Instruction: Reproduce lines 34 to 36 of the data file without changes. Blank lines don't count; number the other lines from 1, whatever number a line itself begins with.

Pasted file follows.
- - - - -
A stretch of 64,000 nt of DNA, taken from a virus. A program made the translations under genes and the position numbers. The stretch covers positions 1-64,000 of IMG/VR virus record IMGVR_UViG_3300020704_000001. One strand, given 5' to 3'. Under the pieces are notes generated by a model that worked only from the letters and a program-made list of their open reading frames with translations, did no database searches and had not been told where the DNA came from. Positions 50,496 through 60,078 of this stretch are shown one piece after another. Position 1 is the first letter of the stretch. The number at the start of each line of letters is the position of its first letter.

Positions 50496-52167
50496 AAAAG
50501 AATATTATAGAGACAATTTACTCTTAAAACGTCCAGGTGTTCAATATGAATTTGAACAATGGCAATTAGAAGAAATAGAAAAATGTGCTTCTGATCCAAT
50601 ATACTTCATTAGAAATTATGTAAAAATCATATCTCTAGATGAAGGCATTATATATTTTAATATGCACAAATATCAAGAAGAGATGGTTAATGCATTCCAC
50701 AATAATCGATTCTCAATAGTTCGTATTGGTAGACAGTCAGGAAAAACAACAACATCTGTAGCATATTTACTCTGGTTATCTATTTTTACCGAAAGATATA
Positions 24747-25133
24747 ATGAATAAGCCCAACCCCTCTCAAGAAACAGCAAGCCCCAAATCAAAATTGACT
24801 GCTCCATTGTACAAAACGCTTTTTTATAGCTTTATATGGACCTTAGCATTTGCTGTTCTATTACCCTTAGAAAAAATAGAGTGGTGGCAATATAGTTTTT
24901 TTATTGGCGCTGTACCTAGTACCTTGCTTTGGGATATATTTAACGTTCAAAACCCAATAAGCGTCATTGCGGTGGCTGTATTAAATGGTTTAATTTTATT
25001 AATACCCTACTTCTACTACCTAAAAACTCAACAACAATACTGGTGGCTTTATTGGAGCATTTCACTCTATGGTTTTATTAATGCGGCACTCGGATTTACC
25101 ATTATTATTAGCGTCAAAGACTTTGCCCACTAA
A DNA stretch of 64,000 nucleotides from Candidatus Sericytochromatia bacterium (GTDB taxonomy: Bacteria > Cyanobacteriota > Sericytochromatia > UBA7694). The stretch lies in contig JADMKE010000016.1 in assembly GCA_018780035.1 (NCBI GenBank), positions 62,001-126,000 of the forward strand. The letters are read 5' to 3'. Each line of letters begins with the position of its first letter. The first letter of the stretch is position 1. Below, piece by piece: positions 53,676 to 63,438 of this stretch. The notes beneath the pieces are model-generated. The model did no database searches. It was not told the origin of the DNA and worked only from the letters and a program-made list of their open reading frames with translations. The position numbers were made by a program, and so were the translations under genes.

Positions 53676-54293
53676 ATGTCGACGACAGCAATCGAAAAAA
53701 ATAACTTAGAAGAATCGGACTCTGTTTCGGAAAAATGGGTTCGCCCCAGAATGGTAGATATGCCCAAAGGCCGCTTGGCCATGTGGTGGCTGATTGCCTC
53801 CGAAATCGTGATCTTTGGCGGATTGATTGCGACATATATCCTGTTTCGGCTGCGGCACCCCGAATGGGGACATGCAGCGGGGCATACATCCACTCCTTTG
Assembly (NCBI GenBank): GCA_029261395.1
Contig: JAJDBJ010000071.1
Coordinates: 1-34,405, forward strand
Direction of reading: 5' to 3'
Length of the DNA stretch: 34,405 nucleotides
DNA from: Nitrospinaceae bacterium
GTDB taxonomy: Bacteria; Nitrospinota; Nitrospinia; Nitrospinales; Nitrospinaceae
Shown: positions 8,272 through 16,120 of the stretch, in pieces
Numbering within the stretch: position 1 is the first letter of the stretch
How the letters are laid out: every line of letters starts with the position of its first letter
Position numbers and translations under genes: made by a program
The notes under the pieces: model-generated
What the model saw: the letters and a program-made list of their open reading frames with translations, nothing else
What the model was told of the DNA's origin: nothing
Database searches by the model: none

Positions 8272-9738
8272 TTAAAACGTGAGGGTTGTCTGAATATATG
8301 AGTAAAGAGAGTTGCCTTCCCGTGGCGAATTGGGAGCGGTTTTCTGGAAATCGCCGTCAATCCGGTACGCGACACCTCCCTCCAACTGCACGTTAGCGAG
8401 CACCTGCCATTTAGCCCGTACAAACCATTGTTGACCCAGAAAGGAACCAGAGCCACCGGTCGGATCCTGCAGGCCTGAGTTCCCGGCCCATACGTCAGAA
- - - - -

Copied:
8272 TTAAAACGTGAGGGTTGTCTGAATATATG
8301 AGTAAAGAGAGTTGCCTTCCCGTGGCGAATTGGGAGCGGTTTTCTGGAAATCGCCGTCAATCCGGTACGCGACACCTCCCTCCAACTGCACGTTAGCGAG
8401 CACCTGCCATTTAGCCCGTACAAACCATTGTTGACCCAGAAAGGAACCAGAGCCACCGGTCGGATCCTGCAGGCCTGAGTTCCCGGCCCATACGTCAGAA